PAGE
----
by Anna Sawa
Every student in EFL classroom learns in a unique way. Learning style means that different people receive and process information differently. The basic types of learning are visual, auditory and kinesthetic. However, every student may have a combination of learning styles and strategies or only one dominant way of foreign language assimilation.
Teachers should focus on identifying learning styles of their students to adjust teaching strategies and techniques that are best for their students’ learning preferences. How recognize the learning styles? What teaching methods and activities should teachers use? Here are some teaching tips to help students learn more quickly and effectively.
A visual learner is someone who remembers written information and pictures. They learn best by using posters, maps, charts, real objects and other visual aids. Students who prefer this learning style often recognize words by sight and take notes to organize their thoughts even when they have printed material. During a lesson they look at the teacher intently. Learning a foreign language they highlight new words and phrases in contrasting colours. They like making flashcards to memorize new lexical items and use sticky notes containing key phrases and attach them in clearly visible places.
Teachers who have visual learners in EFL classroom should use flashcards, illustrations and photos. They should use different colours of chalk or markers and underline the most important information. The classroom should be decorated with posters, maps and other visual aids. Encourage these students to take notes, highlight key words and make picture dictionaries.
Auditory learners process information best when they can hear it. They are great in following verbal instructions rather than written directions. Auditory learners benefit from lectures and readily participate in discussions. They prefer gather information presented through speech over long texts to read. In the classroom they listen to the teacher intently, but they can get easily distracted by what they can hear around (ex. talking classmates or outside sounds). This type of student is usually very social and talkative so he does not afraid to speak in public. These students would willingly prepare a dialogue, a short performance or a presentation.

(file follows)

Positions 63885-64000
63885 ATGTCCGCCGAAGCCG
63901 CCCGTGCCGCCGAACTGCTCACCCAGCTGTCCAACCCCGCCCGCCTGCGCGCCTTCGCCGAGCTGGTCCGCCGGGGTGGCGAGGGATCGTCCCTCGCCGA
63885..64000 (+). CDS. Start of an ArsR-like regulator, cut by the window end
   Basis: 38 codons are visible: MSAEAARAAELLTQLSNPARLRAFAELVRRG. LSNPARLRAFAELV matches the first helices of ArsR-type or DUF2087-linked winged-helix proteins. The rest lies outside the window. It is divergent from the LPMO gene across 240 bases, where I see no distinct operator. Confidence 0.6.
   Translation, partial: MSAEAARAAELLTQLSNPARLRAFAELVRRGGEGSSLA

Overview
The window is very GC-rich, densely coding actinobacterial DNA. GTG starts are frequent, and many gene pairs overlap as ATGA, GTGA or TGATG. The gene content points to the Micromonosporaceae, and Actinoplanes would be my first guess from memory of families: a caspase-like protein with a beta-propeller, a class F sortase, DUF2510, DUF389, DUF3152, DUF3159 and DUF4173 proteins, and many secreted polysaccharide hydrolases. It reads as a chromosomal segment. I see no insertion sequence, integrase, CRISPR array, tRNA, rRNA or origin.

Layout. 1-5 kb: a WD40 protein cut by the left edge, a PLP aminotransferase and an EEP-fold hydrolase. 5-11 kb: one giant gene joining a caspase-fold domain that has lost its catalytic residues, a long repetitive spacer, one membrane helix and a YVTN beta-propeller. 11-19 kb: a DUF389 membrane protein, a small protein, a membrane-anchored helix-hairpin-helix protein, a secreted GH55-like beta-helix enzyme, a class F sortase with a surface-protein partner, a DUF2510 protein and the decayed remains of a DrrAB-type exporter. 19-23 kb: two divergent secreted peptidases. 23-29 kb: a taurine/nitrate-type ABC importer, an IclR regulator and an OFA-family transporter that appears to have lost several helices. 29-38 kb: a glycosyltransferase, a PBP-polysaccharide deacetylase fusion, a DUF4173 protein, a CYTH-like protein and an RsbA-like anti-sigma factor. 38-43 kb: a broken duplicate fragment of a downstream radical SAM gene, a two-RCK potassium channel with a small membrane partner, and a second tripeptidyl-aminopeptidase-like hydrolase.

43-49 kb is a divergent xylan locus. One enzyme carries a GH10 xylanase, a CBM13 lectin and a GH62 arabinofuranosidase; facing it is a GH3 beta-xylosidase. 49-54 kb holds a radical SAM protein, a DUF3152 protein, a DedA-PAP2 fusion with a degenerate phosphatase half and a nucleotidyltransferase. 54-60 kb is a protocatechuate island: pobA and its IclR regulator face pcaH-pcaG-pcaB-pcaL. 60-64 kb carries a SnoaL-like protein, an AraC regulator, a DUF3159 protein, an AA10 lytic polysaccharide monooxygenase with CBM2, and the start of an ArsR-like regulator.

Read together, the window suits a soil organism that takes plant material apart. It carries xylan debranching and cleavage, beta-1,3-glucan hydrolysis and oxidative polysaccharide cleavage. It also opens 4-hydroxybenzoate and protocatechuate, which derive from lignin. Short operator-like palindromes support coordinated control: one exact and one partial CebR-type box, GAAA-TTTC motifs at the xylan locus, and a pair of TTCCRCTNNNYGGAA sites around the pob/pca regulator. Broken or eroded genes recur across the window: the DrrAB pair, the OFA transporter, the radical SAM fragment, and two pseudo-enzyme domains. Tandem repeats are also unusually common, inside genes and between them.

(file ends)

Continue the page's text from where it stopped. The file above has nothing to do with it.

Teachers who have auditory learnes in EFL classroom should call on them to summarise or paraphrase what they have heard or answer questions. Introduce songs and chants to practise vocabulary and whole chunks of the language. Put their social skills to good use with creating lesson plans which include group work and collaboration.
Kinaesthetic learners retain information best when they are doing something or manipulating objects in the same time. They need to be physically engaged in the learning process. A kinaesthetic learner walks around and moves while he tries to learn something by heart. They are usually full of energy, vigorous and do a lot of sport. They have great hand-eye coordination and high level of motor skills. They can be distracted by sitting still and just listening without any additional activities.
Teachers working with kinaesthetic learners in EFL classroom should let them do notes or just doodle during lectures. Creating lesson plans you need to include lots of physical activities and games to facilitate memorization. Use teaching materials your students can manipulate such as blocks, puzzles or board games. Encourage your kinaesthetic learners to prepare presentations or performances and combine study sessions with some movement.
In fact, teaching in EFL classroom you meet all of these students presented above at the same place and time. That could be a challenge. The only thing you can do is diversify teaching materials and strategies. Teachers should take into account all of the needs and learning styles to prepare a beneficial and effective lesson plan. That is why you should visualise teaching material, present a good model of spoken language and put what you teach into practise during every single lesson.